In previous Psychology Today blog posts, I've written extensively about other research conducted by Kramer and his colleagues on the correlation between physical activity, cardiorespiratory fitness, and better brain connectivity being linked to improved white matter integrity. White matter transmits signals from one region of the cerebrum to another and between the cerebrum and lower brain centers.

A 2014 study from the Beckman Institute, “Physical Activity and Cardiorespiratory Fitness Are Beneficial for White Matter in Low-Fit Older Adults,” was published in the journal PLOS ONE. In this study, the researchers found a strong link between the structural integrity of white matter tracts and an older person's level of daily activity. 

Source: Racom/Shutterstock

Interestingly, it wasn't the extent to which a person engaged in moderate or vigorous exercise, but rather if he or she spent most of the day being sedentary. Avoiding sedentarism appears to benefit brain health by maintaining the integrity of your white matter.

Apparently, Hippocrates was right when he said, “Walking is the best medicine.” Art Kramer has spent decades researching the brain benefits of physical activity and aerobic fitness. In a conversation last year, Kramer told me that the best news about the 2014 findings were that you don’t necessarily have to be running marathons or winning triathlons to reap the brain benefits of physical activity. I couldn't agree more.  

The findings indicate that just a little bit of physical activity every day helps preserve the integrity of your brain’s white matter. In our conversation, Kramer emphasized that ultimately the study shows that the real enemy to brain health is sitting all day.

Conclusion: You Don’t Have to Be an Exercise Fanatic to Benefit from Low-to-Moderate Aerobic Fitness

One of the most interesting aspects of this new study is the discovery that cardiorespiratory fitness plays a role in brain health which seems to go beyond habitual physical activity. 

It appears that any level of aerobic fitness is associated with some improved brain function and structural connectivity independent of the amount of physical activity someone is doing regularly. In a press release, Voss concluded,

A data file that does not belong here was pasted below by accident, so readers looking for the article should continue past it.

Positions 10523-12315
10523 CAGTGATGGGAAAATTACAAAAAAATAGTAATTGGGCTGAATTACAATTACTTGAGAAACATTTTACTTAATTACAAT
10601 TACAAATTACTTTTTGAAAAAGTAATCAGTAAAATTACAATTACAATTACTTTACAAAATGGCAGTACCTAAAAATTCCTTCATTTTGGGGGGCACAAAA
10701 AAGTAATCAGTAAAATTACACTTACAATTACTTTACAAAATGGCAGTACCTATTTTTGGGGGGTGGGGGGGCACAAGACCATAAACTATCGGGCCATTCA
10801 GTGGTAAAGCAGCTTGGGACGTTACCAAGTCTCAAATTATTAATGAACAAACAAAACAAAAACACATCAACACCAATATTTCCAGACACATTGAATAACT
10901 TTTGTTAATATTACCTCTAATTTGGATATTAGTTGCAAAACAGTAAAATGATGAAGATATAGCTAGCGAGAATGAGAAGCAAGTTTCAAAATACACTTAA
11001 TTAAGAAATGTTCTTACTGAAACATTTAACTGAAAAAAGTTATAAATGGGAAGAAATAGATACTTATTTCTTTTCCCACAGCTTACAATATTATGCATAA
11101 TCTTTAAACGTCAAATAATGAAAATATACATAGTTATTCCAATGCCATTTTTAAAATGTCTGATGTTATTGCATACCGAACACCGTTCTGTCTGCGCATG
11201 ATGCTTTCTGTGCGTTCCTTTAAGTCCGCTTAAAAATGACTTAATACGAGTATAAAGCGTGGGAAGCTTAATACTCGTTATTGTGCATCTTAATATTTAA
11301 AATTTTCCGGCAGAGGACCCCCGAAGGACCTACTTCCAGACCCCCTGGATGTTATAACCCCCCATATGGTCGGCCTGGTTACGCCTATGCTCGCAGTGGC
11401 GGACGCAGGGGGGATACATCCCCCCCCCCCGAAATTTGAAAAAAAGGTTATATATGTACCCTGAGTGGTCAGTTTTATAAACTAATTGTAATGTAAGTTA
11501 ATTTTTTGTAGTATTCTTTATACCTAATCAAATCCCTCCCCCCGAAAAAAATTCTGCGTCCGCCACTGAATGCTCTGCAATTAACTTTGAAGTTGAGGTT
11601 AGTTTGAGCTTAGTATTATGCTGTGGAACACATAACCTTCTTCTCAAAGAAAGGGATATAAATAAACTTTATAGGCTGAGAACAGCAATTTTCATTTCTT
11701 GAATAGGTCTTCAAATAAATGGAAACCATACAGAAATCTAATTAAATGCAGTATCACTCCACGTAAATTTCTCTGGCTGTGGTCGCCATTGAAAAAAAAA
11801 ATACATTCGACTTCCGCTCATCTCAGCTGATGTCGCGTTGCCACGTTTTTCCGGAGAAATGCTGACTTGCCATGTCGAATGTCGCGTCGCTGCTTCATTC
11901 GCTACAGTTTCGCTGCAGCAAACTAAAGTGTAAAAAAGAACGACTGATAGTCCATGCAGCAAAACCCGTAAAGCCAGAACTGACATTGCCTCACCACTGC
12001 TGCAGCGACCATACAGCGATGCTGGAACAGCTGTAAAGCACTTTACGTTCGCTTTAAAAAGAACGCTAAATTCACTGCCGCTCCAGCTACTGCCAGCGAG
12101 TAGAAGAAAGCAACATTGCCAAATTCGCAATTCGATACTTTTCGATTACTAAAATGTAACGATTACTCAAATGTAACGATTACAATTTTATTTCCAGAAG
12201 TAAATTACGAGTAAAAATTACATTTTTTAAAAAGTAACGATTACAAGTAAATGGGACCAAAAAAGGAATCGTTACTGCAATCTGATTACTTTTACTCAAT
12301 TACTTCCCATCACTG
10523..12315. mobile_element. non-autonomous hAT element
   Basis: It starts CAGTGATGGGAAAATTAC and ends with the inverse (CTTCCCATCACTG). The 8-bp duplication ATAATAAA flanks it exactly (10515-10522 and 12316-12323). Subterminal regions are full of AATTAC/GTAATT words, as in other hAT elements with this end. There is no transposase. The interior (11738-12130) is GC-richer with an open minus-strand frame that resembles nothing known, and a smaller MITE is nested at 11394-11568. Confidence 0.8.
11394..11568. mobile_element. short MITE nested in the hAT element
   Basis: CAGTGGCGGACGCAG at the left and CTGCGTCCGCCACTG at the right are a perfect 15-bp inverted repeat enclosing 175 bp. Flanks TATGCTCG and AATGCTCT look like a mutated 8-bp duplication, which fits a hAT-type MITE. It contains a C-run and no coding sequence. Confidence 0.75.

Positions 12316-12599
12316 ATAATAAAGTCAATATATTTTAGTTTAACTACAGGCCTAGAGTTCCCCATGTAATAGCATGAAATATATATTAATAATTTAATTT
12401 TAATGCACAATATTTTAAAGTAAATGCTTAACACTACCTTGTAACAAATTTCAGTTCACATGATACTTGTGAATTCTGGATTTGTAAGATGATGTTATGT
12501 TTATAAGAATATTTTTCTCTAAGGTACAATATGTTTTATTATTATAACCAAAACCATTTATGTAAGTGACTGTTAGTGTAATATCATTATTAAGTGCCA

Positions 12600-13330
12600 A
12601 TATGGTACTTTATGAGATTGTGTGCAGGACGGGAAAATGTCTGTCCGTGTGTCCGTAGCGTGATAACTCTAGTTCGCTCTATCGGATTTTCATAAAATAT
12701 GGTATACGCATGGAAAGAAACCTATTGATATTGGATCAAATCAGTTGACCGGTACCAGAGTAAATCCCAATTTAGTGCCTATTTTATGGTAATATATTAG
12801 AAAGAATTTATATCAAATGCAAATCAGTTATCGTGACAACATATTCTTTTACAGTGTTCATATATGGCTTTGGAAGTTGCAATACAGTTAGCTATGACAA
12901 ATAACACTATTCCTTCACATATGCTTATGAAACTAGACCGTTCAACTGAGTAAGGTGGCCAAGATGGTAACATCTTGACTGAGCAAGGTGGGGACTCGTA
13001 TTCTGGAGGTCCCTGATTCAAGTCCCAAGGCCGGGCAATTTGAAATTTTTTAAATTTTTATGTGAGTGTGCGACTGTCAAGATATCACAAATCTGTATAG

"An encouraging pattern in the data from our study and others is that the benefits of fitness seem to occur within the low-to-moderate range of endurance, suggesting that the benefits of fitness for the brain may not depend on being extremely fit.

The idea that fitness could be related to brain health regardless of one's physical activity levels is intriguing because it suggests there could be clues in how the body adapts for some people more than others from regular activity. This will help our understanding of how fitness protects against age-related cognitive decline and dementia." 

There is one important caveat. Although it appears from this study that some people may be predisposed to reap the brain benefits of aerobic fitness without doing much cardio... For a variety of health reasons, some type of daily physical activity—such as going for a walk—is always a good idea.

Please, don't interpret these findings as an excuse to become a couch potato. There are infinite other studies which have found that the key to maintaining a healthy mind, in a healthy body throughout a person's lifespan is directly linked to staying physically active. Again, this doesn't mean you have to be an exercise fanatic. Any type of activity that prevents you from sitting all day appears to have neuroprotective benefits.  

If you'd like to read more on this topic, check out my Psychology Today blog posts,